The city of New Orleans belongs to the trees. In the rollicking residential neighborhoods of gaslamps and pillars, porches and endlessly long thin houses, the trees grow big as the houses themselves, mighty roots the size of trees in other lands pushing and pulling at the sidewalk, casting aside concrete slabs like so much paper in the wind. In other cities, men with backhoes would come and hack at the living wood, tamp it down, corral it, make it bend to human will so the sidewalk could lie flat and even and safe for wheels and half-drunk tourists. Not so here. Here the humans put up cautionary hands, accept their place in the hierarchy, allow the trees to sprawl as God intended, make adjustments, trip over cracks in the pavement and dip their tires down low to accommodate.

The only battle of significance ever fought here was after the war in which it played a role had officially ended. The city is the largest in the world to sit below sea level, a fact painfully raised by the 2005 hurricane that conspired with human neglect to nearly destroy the place. The largest celebration of the year honors the last day of bliss before forty days of restraint and self-reflection, one final bacchanalian death throe before the calm of the days that follow.

In most civilized parts of the world, the humans there try to control the land they’re on, to shape it and alter it so it conforms to their vision of existence. Here there is a sense of acquiescence, of acknowledgment of forces beyond control, be they trees that shape the roadways or ghosts that shape the past. The lights flicker and dance, the revelers do the same, the low-lying lands give off the feeling that one is already underwater, drowning, going down fast, and it’s time to let go. The symbol of the city is a long-dead flower of a long-dead monarchy in a country whose influence over the city ended, directly, two centuries ago. There is a palpable feeling sometimes, in the heat and humidity of an August afternoon, that we might all be dead already, that we are living out the memories of our lives as they once were, some sort of haunted mansion planet that people can only come to visit and see through crystal balls or lettered boards or Geiger-style counters in the basement frost.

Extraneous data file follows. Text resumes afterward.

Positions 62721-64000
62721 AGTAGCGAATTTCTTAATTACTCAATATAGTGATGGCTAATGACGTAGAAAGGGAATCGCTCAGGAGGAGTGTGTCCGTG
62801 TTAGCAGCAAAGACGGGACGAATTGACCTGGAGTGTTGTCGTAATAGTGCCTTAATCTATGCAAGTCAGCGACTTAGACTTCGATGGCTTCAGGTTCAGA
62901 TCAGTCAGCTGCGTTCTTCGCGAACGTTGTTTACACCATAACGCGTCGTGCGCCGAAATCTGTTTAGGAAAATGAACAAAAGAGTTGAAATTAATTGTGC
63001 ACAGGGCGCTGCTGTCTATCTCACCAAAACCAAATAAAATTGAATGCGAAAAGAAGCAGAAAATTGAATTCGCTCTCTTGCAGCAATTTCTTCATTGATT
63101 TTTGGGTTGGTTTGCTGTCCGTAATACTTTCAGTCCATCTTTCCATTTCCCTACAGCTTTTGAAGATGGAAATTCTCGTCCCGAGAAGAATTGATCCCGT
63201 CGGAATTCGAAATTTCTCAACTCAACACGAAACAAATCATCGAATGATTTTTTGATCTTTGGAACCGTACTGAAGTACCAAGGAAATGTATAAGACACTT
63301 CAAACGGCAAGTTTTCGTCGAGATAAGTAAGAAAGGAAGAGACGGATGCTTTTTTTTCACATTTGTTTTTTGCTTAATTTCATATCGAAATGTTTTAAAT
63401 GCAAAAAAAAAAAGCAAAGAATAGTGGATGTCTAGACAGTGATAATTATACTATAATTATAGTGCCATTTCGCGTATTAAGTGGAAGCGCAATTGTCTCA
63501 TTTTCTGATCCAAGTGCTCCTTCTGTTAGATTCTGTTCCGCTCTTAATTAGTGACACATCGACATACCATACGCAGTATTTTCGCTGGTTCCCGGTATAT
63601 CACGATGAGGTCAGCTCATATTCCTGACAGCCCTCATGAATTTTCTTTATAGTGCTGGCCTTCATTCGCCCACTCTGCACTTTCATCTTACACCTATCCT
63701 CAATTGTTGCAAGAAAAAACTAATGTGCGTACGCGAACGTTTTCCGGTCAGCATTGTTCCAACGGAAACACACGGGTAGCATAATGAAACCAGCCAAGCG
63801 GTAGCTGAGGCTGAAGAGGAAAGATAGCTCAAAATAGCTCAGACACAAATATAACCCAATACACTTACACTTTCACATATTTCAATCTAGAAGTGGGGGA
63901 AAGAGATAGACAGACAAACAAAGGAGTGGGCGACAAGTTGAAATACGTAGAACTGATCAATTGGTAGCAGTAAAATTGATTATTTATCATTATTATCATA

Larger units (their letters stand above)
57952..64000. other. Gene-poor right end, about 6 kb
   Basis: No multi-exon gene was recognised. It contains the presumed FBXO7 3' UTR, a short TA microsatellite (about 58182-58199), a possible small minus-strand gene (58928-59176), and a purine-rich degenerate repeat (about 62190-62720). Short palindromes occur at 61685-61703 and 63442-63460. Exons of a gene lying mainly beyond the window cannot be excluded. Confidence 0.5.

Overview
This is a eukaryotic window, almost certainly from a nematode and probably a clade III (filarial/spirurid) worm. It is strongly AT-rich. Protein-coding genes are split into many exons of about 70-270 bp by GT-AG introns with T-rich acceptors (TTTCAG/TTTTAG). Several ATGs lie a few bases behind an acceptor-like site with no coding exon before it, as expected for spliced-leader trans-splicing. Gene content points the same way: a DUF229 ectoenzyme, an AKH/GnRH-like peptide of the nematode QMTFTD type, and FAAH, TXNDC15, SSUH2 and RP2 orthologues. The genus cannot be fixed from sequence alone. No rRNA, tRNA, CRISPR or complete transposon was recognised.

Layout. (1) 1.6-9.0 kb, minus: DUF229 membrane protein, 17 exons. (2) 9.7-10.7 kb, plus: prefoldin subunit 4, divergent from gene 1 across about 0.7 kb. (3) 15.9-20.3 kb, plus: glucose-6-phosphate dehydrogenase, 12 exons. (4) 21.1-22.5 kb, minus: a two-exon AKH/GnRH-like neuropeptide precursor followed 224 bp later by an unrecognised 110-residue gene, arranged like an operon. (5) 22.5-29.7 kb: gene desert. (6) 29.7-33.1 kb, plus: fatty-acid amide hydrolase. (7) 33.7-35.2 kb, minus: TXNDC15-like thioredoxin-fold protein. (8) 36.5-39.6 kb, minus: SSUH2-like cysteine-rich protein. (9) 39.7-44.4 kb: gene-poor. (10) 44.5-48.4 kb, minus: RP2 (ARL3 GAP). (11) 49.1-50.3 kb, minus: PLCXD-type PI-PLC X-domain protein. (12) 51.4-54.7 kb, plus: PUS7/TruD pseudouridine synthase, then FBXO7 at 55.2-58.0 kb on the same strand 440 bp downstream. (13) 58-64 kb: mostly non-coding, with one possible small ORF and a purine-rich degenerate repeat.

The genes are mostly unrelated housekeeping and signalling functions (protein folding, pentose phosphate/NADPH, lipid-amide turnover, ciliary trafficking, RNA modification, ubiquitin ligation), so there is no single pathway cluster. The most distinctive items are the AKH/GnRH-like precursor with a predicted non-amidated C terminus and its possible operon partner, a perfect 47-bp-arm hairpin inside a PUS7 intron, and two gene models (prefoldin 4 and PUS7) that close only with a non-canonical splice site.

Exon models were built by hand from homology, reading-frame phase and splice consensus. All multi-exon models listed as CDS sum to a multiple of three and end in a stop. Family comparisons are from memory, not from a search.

Of course there are people doing the hard work of restoration. One sees it everywhere, taking buildings that may not have been working or at least glorious since The Storm and mulching the front lawn, repainting the pillars, replacing the windows. There are workers everywhere in this part of the city where we’ve settled, sweating through their shirts and pointing to various detail work for the wealthy families come to reclaim their patch of heaven. So it is everywhere in a nation such as ours, even in the fabled lands below the waterline. Here I feel none of the defiance of New Jersey, though, or even Boston. It’s more of a humble effort in the face of the inevitable. “How do we ever survive this life?” I asked myself in a fit of despair the other day. Then I started giggling, almost uncontrollably.

The joke is that we don’t.

Not actually a haunted mansion in New Orleans, but rather in Disneyland's New Orleans Square.  A future post is slated to discuss the tremendous impact that New Orleans Square had on me as a child and how it's manifesting in my love of New Orleans now.  I cannot tell you how disappointed I was upon visiting Disney World for the first time that their commensurate square is Liberty Square and modeled on New England and their Haunted Mansion looks like Salem instead of New Orleans.

Not actually a haunted mansion in New Orleans, but rather in Disneyland's New Orleans Square. A future post is slated to discuss the tremendous impact that New Orleans Square had on me as a child and how it's manifesting in my love of New Orleans now. I cannot tell you how disappointed I was upon visiting Disney World for the first time that their commensurate square is Liberty Square and modeled on New England and their Haunted Mansion looks like Salem instead of New Orleans.